TurboCharging the Future

Have the Turbos spoiled all the fun? The answer is…no. They made things even better! Before digging into the details of our short, yet very intense test of the new Porsche 991.2 Carrera S, let me write a disclaimer: nothing can match the purity of a pre 991 GT3 and air cooled-manual Porsche but we need to be conscious people. We’re Porsche fanatics at heart and we need to set things straight: the new 911 is one of the most engaging cars we ever drove. It’s Escape on Wheel’s favorite cars and still, the 911 we all know and love.

Like all 911’s (except for the track ready GT’s) is a very real world sports car, usable and ever-so-engaging to drive.

The new 991.2 is perhaps the clearest way of stating the world of classic sportscars just how different the word “turbocharging” means in 2016: it’s no more the bold statement made with the original 930 series Turbo of 1976 but a new call for efficient and greener performance. Nevermind, the car just goes like hell and we love it.

As much as we would like to have the original 911 back, we’re more than happy to accept the compromise of the new forced induction system.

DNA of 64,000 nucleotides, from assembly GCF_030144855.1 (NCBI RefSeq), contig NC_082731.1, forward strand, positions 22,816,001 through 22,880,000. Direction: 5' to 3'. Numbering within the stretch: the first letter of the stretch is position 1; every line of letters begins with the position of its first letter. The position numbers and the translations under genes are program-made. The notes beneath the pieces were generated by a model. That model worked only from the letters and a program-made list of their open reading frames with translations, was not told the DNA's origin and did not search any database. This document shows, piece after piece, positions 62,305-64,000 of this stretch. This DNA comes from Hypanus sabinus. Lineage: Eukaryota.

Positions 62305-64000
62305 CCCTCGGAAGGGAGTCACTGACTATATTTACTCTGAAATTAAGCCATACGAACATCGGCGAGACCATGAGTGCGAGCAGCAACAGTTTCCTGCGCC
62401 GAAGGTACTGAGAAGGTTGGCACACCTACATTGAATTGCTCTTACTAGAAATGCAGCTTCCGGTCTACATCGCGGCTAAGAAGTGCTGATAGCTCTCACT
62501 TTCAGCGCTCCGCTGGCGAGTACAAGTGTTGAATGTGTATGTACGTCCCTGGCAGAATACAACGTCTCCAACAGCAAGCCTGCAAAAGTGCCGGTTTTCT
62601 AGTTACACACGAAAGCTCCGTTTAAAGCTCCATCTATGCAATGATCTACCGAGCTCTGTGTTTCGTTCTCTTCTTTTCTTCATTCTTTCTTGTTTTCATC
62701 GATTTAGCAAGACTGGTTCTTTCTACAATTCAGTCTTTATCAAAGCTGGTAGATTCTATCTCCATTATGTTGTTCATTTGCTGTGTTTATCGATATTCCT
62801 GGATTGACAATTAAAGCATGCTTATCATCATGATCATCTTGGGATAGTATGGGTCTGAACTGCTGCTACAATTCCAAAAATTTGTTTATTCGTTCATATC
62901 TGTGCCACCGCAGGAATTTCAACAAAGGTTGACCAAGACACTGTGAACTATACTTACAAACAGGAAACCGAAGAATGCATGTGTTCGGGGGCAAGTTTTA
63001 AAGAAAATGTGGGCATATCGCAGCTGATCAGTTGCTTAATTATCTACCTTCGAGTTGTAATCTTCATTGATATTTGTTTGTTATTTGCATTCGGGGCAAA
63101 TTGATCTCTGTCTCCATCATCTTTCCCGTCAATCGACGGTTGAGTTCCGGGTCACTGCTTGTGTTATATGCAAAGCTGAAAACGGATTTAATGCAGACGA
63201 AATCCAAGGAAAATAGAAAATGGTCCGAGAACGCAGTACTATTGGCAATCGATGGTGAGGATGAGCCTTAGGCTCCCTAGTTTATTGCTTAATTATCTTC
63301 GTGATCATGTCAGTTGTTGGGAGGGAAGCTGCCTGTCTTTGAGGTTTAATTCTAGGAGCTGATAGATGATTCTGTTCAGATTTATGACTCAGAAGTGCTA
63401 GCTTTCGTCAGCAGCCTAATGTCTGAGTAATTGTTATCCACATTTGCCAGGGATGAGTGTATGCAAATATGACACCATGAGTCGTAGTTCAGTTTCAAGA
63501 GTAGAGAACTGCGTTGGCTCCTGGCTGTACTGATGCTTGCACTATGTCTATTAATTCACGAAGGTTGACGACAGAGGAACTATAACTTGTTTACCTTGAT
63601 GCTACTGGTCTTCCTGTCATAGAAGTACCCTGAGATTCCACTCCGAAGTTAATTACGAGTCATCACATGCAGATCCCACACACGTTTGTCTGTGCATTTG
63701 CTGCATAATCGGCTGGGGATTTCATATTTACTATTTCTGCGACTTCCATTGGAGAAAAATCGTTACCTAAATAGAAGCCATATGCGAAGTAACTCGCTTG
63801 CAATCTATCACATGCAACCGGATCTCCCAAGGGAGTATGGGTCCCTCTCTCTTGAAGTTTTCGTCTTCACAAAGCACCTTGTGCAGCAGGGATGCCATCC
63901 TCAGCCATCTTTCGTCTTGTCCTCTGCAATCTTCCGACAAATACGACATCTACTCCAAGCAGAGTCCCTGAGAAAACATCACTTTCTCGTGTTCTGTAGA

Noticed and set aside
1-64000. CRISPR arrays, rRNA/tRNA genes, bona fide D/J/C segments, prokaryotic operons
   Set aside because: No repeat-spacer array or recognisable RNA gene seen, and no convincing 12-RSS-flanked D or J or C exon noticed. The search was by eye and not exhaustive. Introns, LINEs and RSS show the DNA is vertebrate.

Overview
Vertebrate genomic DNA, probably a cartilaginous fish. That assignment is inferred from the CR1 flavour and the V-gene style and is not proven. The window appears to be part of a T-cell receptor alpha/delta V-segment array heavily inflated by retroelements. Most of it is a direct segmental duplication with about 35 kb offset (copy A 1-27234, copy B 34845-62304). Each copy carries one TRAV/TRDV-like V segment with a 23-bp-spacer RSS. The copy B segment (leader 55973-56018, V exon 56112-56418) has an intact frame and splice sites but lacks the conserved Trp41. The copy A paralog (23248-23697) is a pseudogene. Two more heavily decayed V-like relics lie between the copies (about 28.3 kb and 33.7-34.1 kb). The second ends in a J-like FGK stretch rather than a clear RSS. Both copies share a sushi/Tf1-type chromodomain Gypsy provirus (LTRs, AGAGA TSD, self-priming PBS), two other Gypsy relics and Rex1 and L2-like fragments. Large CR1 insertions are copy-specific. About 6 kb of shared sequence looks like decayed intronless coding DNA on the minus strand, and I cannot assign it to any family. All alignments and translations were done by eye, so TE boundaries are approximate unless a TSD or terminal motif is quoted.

The 911 made it to 2016 and we still have the same driving dynamics that made countless people fall in love with it through the years but upgraded to look forward. The response of the engine is of course similar to tha naturally aspirated 991 engine and max torque is available below 2000 rpm. It does feel turbocharged but the typical progression of a Porsche flat 6 engine is all there. Popcorn will erupt at (almost) each downshift while the sound permeates the interior with the distinct melody of the flat six boxer.

The ride is supreme, the new active suspension management system just mutes every vibration coming from the road. When set in Sport, the 991.2 becomes the nimble and agile sportscar that made a name for itself through the decades. The rear axle steering previously offered as standard feature on the GT3, RS and R models is now available as an option for the regular production models: the advantage in handling is enormous.

The excellent job of the engineers is evident throughout the cabin’s fantastic noise insulation and overall comfort. Despite not feeling any rattle and vibration, you’re still able to build a direct relationship with the car, which gives you plenty of confidence while driving.

So much technology for a driving experience that still appears pure and untouched throughout the years. While driven mostly by computers, the new 911 is still the German sportscar we all know and truly love, even with greener twin forced induction in its lovely boxer engine.

Long Live the 911, turbos or not.

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